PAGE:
Business psychology services

Business psychology services

Anxiety is a natural response to an environmental stimulus and can be described as a state of apprehension. In an anxious state, we are less productive, more impatient and more likely to feel overwhelmed. Therefore, workplace anxiety is not beneficial to us or our employers. So, I want to explore how we, as individuals and as managers, can reduce it.

Why Do We Feel Anxious?

Anxiety is a response to a perceived threat. As such, we typically feel anxious before significant events, such as a job interview, public speaking or an unexpected meeting with the manager. On these occasions, our heart rate increases, our hands may get sweaty and our mouths might feel dry. Equally, we are more easily distracted, a bit irritable and retaining or recalling information can be a challenge.

Whilst feeling anxious is unpleasant, it should be a transitory state. So, when the experience has passed we regain our natural composure. When we relax, refocus and feel relieved, we may realise that our concerns were not worth worrying about. Unfortunately, modern life can contribute to heightened levels of anxiety. As such, what should be a temporary state can become a personality trait. And, without adequate coping strategies, anxiety can start to hinder our confidence and potential.

In addition, it is recognised that hormonal imbalances make us prone to anxiety. Therefore, it is more likely to be experienced by teenagers and menopausal women, when confidence can already be diminished. Equally, people with neurodiverse conditions can find it harder than others to cope with environmental stimuli, which can increase anxiety levels. So, we all need strategies to help us cope.

Taking Control of Anxiety in Our Breakfast to Bedtime Routine

Fortunately, we can adopt healthy lifestyle habits which help put you back in control. In a recent training session, I explored potential triggers and solutions that we encounter throughout a working day.

Managing Anxiety in the Morning

Rise & Shine! Few of us love waking up to an early alarm call, so the first thought is often coffee or tea to kickstart the day. Unfortunately, we can become reliant on caffeine and this stimulant can aggravate anxiety. Swapping a few cups of tea, coffee, hot chocolate or energy drinks for water, herbal infusions or juice will help you stay calmer.

And You’re Off… The commute is full of roadworks, delays, diversions and noise. On top of that is the fear of consequences if you are late. All of which can trigger anxiety. Therefore, to reduce the impact, leave plenty of time for the journey. And, if possible, request flexible working to travel outside peak times. Listen to your favourite music or a fascinating podcast to focus your thoughts positively.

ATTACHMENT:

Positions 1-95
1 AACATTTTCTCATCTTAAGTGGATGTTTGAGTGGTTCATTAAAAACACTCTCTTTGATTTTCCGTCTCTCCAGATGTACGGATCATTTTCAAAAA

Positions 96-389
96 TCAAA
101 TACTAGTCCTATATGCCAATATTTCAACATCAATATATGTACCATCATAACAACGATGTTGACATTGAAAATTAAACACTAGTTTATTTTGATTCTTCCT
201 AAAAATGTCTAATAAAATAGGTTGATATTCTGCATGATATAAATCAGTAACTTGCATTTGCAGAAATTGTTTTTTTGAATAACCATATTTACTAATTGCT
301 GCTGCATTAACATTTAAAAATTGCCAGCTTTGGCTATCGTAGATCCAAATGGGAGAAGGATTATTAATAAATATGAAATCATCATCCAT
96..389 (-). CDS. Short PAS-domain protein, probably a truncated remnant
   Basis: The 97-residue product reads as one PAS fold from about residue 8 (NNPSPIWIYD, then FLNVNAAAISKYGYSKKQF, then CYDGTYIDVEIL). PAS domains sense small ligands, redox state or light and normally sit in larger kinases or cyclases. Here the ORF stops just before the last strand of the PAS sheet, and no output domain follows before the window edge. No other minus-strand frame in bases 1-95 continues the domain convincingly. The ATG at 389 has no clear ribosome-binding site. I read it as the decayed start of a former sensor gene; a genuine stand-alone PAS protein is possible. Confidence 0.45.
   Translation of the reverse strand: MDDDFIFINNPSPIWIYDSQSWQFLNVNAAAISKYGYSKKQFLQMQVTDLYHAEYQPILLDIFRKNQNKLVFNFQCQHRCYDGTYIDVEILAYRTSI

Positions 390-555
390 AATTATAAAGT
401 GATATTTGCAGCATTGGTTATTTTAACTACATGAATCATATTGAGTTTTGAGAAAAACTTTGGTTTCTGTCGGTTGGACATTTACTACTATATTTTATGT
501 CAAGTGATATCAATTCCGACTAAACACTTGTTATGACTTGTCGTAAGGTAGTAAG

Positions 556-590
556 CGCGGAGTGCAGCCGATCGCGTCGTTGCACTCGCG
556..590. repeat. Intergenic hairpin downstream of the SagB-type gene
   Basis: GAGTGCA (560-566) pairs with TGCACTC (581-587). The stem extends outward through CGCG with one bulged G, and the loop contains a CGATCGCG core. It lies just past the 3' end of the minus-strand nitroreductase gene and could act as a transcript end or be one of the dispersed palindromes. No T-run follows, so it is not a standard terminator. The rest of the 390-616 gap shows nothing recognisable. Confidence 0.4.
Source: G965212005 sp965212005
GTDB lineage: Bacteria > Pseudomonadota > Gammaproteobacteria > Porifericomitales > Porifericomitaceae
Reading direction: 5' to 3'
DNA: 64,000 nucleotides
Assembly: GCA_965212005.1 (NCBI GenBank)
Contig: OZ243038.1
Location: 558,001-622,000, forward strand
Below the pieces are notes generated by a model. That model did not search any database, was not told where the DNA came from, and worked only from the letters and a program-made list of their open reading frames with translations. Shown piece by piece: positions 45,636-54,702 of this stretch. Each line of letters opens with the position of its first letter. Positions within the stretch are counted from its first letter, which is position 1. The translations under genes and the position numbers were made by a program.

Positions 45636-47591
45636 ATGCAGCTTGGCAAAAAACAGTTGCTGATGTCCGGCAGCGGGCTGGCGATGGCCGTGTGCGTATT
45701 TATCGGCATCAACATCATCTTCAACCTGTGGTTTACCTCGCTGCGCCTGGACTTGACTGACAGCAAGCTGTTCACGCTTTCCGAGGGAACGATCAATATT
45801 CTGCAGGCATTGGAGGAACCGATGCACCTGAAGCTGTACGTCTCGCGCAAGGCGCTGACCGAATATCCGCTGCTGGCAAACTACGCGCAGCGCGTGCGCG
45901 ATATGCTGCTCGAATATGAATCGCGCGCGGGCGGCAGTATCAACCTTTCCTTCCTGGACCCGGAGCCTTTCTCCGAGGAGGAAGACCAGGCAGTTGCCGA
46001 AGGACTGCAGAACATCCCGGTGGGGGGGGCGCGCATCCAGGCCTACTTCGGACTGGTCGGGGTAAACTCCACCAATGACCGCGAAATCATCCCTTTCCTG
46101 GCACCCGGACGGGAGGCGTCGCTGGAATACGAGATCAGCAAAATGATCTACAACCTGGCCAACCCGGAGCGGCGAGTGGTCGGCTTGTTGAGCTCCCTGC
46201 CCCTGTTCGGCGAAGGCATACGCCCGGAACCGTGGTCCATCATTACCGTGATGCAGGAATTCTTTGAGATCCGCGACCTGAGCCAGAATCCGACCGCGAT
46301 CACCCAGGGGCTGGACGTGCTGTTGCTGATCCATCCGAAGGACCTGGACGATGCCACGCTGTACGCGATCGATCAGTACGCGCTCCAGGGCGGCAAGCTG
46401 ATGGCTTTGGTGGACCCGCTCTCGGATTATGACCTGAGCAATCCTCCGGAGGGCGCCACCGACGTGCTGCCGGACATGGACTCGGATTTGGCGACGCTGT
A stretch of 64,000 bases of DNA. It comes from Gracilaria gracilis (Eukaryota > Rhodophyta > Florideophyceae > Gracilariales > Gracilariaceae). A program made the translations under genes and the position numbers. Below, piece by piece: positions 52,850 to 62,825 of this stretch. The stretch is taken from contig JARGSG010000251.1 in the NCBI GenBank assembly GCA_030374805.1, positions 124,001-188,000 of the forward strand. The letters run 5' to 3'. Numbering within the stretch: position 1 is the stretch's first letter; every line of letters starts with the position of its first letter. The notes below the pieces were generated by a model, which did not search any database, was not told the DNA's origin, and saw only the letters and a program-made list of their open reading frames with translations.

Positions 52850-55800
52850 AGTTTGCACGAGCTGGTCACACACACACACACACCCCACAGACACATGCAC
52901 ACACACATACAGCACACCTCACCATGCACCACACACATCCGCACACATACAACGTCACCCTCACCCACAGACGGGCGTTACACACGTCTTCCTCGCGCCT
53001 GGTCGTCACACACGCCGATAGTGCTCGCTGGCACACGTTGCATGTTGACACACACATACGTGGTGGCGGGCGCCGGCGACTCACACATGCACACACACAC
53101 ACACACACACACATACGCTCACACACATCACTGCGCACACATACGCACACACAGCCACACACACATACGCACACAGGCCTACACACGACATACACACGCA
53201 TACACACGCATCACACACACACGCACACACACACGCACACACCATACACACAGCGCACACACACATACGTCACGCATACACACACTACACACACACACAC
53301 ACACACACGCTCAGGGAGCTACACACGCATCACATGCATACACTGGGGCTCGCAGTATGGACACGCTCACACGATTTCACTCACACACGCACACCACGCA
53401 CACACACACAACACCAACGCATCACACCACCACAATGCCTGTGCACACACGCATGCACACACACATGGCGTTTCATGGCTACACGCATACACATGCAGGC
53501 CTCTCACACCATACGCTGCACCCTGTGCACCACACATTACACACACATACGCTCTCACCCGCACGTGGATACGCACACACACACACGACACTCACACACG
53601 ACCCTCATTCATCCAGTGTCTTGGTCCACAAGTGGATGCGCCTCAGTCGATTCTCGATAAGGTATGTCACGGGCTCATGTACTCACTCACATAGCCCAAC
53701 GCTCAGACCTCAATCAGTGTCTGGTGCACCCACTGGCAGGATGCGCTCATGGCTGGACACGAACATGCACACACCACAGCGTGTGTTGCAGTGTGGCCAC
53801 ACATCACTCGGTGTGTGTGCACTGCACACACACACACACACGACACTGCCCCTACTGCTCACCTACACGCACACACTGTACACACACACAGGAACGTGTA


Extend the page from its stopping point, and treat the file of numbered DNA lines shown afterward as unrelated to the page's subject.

Managing Anxiety Through the Day

In the Workplace – Planning your day in advance allows you to get straight on task. Equally, it is beneficial to get the worst job out of the way first, so it isn’t constantly on your mind. Get it done and move on. It can also be helpful to set aside specific times to check emails or undertake other routine tasks. That way, you aren’t constantly interrupted throughout the day and you’ll achieve more.

Take a Break! Being productive is great and, if you take allocated breaks, you will be more productive than if you work through. We need breaks to recharge. So, a short lunchtime walk can do wonders for reducing anxiety, boosting oxygen intake and releasing tension.

Media Mayhem – It can be tempting to spend breaks scrolling social channels and the latest news. However, this is a quick-fire way to trigger anxious feelings. The imbalance in favour of shocking news feeds our fears. Couple that with the unrealistic lifestyles on social media and it’s no surprise it makes us feel bad. Be conscious of how much time you spend on these channels and cut it.

Managing Anxiety in the Evening

Evening Routine – How we spare our time impacts our ability to relax. Anxiety-busting activities include exercise, connecting with nature, creative hobbies and time with friends. Also, get into a bedtime routine that helps you sleep.

Night Night! The best way to reduce anxiety is to get 6-8 hours of sleep every night. This is not wasted time, it is essential. That’s because our bodies use this ‘down-time’ to recover, repair and recharge. It equips us to cope with what the next day throws our way.

Actions for Employers to Reduce Workplace Anxiety

A productive workforce is essential for business success. So, how can you reduce anxiety triggers?

Communication style – a positive and engaging communication style is important

Expectations – provide clear information, sufficient resources and trust to empower the team

Feedback – recognise effort and achievement, encourage development and address issues

Breaks – create a company culture where getting away from the desk is encouraged

Meetings – provide a purpose and agenda, so people come prepared

Inclusivity – adapt workspaces to reduce anxiety triggers, especially for neurodivergent employees

Finally, identify causes of anxiety specific to your work environment and employees– our Stress Risk Assessment is a useful tool for this. The team can then collaborate on ways to overcome these. Then, you can reap the rewards of a positive, proactive and productive team.

Change your Routine to Tackle Workplace Anxiety

So, if anxiety has become a trait, rather than a temporary state, it is time to take back control. Small changes in your routine can make all the difference to your physical and mental well-being. So, what action will you implement this week

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